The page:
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"Ever get the feeling you've been cheated?" sneers Johnny Rotten at the Sex Pistols' farewell performance. After seeing this picture you'll understand his disgust, but Julian Temple's sharp portrait of the ragged, raw band of working-class Brits won't leave you disappointed. The Sex Pistols left their legacy in a whirlwind 26-month reign, spitting out a caustic, confrontational brand of rock & roll that became the rallying cry for angry, disaffected youths in late 1970s England and defined the punk movement. Their story was first told two decades ago in the cynical The Great Rock and Roll Swindle, also directed by Temple but produced by the Sex Pistols' smarmy manager, Malcolm McLaren, who stage-managed the film into a self-promoting vanity project. For The Filth and the Fury, Temple turns to the four surviving band members to tell their own stories. His vibrant, vigorous direction captures the period of social unrest and alienated youth without turning into a history lesson, and shows the Pistols in all their insolent glory: spewing obscenities and gesturing lewdly to audiences and press alike, screaming out lyrics, overcoming musical limitations with pure passion and attitude. Rare, raw concert footage (including their final performance, which is appropriately enough the song "No Fun") and previously unseen interviews with the deceased Sid Vicious further energize the portrait. There's even footage of the smiling band cutting cake for kids at a fundraiser with nary a nasty gesture or sneering comment. Now there's a side of the Pistols you don't see everyday.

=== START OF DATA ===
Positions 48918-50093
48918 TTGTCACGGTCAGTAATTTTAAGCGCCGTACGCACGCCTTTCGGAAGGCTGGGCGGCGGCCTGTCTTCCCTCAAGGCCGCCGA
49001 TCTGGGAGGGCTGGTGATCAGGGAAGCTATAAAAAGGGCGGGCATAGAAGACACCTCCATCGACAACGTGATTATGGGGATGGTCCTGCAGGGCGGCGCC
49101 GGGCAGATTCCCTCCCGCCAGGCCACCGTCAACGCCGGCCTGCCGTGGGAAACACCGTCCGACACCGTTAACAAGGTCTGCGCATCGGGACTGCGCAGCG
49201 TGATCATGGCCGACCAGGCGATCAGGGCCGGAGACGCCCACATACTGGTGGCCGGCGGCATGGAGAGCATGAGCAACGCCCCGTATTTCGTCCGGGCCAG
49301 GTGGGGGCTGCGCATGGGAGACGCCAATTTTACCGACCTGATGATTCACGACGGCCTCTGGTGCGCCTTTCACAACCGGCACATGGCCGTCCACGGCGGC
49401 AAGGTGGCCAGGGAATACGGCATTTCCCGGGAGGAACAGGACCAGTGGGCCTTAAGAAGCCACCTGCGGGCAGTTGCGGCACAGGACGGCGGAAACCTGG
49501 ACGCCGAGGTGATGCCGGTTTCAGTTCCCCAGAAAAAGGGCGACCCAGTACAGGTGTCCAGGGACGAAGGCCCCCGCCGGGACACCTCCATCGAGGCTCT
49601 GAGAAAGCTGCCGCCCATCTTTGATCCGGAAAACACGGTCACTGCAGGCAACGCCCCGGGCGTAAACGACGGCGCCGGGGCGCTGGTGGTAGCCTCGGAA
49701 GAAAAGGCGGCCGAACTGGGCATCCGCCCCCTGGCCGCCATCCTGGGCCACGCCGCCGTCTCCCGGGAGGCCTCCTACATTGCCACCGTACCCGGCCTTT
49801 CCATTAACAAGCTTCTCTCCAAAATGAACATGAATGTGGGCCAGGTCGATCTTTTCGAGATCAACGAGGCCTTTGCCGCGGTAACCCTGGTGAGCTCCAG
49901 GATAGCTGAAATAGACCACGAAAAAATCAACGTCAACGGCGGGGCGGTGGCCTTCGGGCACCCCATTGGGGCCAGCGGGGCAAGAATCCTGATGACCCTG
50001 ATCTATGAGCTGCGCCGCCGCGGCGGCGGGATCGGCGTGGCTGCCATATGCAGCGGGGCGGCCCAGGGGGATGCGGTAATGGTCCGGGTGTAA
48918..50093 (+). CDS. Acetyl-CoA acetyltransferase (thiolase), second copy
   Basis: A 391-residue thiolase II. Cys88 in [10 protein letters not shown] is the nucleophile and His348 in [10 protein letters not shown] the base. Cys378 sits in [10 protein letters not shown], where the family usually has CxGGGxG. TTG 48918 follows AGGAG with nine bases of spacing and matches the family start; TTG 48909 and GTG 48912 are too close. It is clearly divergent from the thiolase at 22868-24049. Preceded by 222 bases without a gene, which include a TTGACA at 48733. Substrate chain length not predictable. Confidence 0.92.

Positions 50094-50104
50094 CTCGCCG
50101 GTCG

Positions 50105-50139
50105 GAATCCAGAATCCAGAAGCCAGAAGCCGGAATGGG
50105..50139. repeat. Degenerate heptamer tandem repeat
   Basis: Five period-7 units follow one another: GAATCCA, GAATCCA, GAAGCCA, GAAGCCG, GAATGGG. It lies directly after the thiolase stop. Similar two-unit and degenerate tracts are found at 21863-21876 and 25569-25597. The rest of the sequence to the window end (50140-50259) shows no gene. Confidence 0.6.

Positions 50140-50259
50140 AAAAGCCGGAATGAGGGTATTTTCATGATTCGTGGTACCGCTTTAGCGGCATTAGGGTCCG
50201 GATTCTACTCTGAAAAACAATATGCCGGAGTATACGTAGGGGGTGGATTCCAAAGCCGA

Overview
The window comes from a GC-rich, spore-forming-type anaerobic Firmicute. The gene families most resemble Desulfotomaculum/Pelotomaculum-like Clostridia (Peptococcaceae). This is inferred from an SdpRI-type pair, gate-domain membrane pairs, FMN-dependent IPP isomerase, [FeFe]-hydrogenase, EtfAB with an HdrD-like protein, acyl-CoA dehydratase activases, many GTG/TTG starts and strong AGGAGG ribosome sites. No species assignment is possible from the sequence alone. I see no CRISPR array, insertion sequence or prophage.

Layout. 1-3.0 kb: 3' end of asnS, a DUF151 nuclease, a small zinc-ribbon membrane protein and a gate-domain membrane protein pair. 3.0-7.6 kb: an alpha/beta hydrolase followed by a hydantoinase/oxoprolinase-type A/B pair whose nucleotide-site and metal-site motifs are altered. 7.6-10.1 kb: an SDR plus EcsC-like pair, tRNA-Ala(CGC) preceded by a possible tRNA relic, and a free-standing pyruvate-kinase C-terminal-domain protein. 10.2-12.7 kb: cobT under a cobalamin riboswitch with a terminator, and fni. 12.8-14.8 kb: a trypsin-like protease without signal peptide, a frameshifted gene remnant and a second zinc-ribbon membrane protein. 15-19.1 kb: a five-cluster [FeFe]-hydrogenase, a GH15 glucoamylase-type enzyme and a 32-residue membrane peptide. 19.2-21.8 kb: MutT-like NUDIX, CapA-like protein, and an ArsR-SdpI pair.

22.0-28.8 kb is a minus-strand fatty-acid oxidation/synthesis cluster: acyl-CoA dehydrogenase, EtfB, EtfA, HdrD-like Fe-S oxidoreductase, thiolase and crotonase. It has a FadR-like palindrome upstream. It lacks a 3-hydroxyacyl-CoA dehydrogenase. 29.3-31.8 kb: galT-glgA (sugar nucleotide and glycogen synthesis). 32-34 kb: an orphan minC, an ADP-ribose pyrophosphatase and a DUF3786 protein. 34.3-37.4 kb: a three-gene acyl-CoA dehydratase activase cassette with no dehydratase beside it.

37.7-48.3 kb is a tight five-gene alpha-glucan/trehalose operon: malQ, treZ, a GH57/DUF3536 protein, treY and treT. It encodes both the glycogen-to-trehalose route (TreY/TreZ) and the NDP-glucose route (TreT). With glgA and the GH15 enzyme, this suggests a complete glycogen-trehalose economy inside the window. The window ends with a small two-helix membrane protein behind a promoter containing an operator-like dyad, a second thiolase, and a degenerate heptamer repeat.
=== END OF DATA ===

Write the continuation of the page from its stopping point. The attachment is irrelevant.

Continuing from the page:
Wow, it was great to take a trip back to the 1970's! Those TV clips really took me back. I've been to London, so I could appreciate the historical references as well. Read morePublished 1 month ago by Lynn
Very worthwhile on many levels. It serves as an interesting record of an important punk band, of course. But it is so much more. The people story is fascinating. Read morePublished 1 month ago by librich
Julien Temple has outdone himself with this caringly done and successful story on punk rock's seminal group, the Sex Pistols. Read morePublished 9 months ago by Thirty-Ought Six
I loved this film! Very enlightening look at the Sex Pistols. The punk pioneers, Johnny Rotten, especially, comes across very differently than he was portrayed in the press at... Read morePublished 16 months ago by lepfan
As a longtime Pistols fan ,I have watched this DVD about 15 times since I purchased it and my enjoyment and appreciation of it only grows each time. Read morePublished 17 months ago by Miss Hater
|Topic||From this Discussion|
|The sex pistols and other band from back then are real punk rockers, why...||
Long live the Sex Pistols!!!
May 7, 2008 by Richard Byers | See all 2 posts
|the sex pistols are punk rock at its best and and most raw||Be the first to reply|